Bike thefts are rising. It’s the same for electric scooters

More wheeled rides are being stolen near USC and at other locations

Illustration of a locked up scooter


When the coronavirus pandemic began and stay-at-home orders were issued, many types of crime fell in Los Angeles. That included bicycle thefts. The 2,012 two-wheelers reported stolen to the Los Angeles Police Department in 2020 was a 16.6% decrease from the year before.


Now thefts are rising again, but these are not the only mobile devices that are going missing more frequently. According to publicly available LAPD data, thefts of electric scooters are on the rise.


Line chart of annual bicycle thefts


Last year, there were 2,124 incidents of bike theft in the city of Los Angeles, an increase of 6% from the year before, though the figure is 12% below the level in 2019. The tally included 259 missing rides in Downtown, the most of any neighborhood in Los Angeles. The second most-victimized community was Venice, where the 187 stolen bicycles was the highest annual total ever for the neighborhood. 


The neighborhood of Sawtelle, frequently visited by nearby UCLA students, also saw a higher-than-ever figure last year (139 stolen bicycles). The 59 bicycles taken in Del Rey was a high for that community. 


[Get COVID-19, crime and other stats about where you live with the Crosstown Neighborhood Newsletter]


The neighborhood with the most stolen bikes in the first quarter of this year is University Park, which houses the University of Southern California; 47 have been taken, according to LAPD data. The neighborhood has historically been a hotbed of bike thievery, with 480 thefts in 2019.


New rides missing

In 2021, just 120 bicycles went missing in the area. Part of that is likely due to few students being on campus during the first half of the year. But Ed Palmer, the captain of the Operations Bureau at the USC Department of Public Safety (DPS), also attributed the drop to many students switching over to electric scooters. 


“On campus, I see so many more people riding scooters instead of bikes,” he said. “Students park them without securing them so anyone can just get on them and ride away.”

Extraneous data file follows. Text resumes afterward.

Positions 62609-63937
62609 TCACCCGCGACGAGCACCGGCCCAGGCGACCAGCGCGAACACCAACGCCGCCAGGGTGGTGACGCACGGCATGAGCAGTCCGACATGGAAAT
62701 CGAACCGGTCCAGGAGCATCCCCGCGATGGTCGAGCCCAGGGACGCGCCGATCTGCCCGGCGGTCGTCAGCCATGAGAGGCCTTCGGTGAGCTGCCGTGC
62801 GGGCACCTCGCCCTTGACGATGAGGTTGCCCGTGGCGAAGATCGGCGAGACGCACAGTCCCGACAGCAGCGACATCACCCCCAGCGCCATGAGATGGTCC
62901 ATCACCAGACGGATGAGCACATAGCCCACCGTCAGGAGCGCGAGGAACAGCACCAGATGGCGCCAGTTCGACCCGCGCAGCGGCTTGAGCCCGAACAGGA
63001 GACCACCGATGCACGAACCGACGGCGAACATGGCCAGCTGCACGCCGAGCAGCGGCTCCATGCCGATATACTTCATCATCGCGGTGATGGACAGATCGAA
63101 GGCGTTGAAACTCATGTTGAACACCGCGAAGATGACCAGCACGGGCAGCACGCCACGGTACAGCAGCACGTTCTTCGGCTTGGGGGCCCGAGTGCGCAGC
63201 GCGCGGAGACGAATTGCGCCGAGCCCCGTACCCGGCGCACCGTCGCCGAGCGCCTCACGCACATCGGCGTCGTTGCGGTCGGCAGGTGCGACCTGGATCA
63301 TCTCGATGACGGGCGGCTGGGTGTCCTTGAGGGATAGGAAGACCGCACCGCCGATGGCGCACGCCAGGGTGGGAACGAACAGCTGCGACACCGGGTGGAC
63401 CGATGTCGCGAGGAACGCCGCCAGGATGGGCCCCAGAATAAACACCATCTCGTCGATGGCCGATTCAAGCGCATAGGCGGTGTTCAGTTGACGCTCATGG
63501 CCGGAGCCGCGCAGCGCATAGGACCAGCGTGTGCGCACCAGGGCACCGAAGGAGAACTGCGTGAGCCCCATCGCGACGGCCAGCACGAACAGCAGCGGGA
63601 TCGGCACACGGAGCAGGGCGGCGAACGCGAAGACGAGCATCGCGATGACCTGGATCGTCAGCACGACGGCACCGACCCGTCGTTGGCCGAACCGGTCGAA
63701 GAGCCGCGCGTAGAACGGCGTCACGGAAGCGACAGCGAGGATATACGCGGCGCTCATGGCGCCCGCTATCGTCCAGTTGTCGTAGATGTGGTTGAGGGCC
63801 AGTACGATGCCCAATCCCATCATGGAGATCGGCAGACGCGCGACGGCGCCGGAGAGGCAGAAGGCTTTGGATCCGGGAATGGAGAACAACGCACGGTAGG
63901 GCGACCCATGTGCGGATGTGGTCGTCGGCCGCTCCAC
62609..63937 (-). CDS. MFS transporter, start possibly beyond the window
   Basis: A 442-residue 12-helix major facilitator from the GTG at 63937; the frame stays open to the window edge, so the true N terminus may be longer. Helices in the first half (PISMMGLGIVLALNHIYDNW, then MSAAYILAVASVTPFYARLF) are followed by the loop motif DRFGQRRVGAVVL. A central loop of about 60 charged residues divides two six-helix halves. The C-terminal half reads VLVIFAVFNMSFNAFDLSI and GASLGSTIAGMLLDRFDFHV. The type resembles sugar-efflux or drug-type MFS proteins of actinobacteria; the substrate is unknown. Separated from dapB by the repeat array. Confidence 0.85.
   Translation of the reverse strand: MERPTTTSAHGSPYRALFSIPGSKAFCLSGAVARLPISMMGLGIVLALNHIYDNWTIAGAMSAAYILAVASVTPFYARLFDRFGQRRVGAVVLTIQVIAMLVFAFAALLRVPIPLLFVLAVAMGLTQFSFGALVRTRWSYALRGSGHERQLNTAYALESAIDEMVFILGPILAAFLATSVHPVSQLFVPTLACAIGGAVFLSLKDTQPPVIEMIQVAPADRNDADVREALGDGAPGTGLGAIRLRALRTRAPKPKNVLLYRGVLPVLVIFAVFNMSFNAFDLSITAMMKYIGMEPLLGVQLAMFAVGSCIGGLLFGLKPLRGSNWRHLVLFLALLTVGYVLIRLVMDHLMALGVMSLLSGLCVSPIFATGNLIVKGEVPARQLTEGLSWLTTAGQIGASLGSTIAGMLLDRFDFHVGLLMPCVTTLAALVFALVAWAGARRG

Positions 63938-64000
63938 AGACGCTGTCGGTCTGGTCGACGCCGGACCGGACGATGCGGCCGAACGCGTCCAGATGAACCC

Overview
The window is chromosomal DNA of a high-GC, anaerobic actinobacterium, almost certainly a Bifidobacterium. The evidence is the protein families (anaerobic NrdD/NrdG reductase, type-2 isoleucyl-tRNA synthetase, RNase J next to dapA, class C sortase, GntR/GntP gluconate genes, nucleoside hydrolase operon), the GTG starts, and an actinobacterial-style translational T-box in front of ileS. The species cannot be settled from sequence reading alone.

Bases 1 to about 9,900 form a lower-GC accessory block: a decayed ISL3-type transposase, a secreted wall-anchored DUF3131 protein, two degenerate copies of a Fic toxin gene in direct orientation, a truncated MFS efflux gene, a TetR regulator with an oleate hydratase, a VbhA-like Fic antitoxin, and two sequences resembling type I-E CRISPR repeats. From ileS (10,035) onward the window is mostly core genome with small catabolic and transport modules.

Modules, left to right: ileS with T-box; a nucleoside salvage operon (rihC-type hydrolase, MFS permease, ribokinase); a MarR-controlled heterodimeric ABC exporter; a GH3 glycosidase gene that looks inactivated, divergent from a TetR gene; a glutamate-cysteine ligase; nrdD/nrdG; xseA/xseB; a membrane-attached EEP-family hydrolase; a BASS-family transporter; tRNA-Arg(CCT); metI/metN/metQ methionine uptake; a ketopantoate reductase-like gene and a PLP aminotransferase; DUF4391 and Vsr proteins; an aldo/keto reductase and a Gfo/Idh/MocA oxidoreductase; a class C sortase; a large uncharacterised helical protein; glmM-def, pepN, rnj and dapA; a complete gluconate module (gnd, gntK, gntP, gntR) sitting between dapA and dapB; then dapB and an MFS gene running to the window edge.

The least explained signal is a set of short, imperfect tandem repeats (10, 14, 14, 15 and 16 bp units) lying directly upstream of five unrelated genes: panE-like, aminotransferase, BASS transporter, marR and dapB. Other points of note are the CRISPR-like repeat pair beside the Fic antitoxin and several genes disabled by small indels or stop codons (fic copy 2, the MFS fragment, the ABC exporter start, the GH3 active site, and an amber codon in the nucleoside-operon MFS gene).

USC allows motorized scooters on campus, though riders cannot top 15 mph. DPS has also reported a rise in e-scooter related accidents after they became more popular in recent years.


The number of thefts involving motorized bikes, scooters and wheelchairs in University Park has steadily increased, reaching a peak of 43 incidents during the first quarter of this year.


What is happening at University Park is occurring across the city. In the first quarter of 2022, the LAPD fielded 116 reports of motorized devices being stolen. That is up from 91 in the previous quarter, and 59 in the third quarter of 2021.


Line chart of quarterly e-scooter thefts


Last year, the neighborhood with the most reports of motorized vehicle theft was Venice (70), followed by University Park (40), Palms (15) and Westchester (14). 


Palmer urged students to register their bikes and electric scooters with the school, and to properly secure them. 


“I’ve seen people just lock their front tire to something, but people would just steal the bike beneath the tire,” he said. “You want to secure the bike frame to whatever you’re locking it to, as opposed to just the front or the rear tire.”


The same applies to electric scooters. 


“It’s very similar to securing a bike,” he said. “Lock the whole frame to wherever you’re locking it to.”


How we did it: We examined publicly available bike theft and motorized vehicle theft from the Los Angeles Police Department from Jan. 1, 2010-March 19, 2022. Learn more about our data here.


LAPD data only reflects crimes that are reported to the department, not how many crimes actually occurred. In making our calculations, we rely on the data the LAPD makes publicly available. LAPD may update past crime reports with new information, or recategorize past reports. Those revised reports do not always automatically become part of the public database.


Want to know how your neighborhood fares? Or simply just interested in our data? Email us at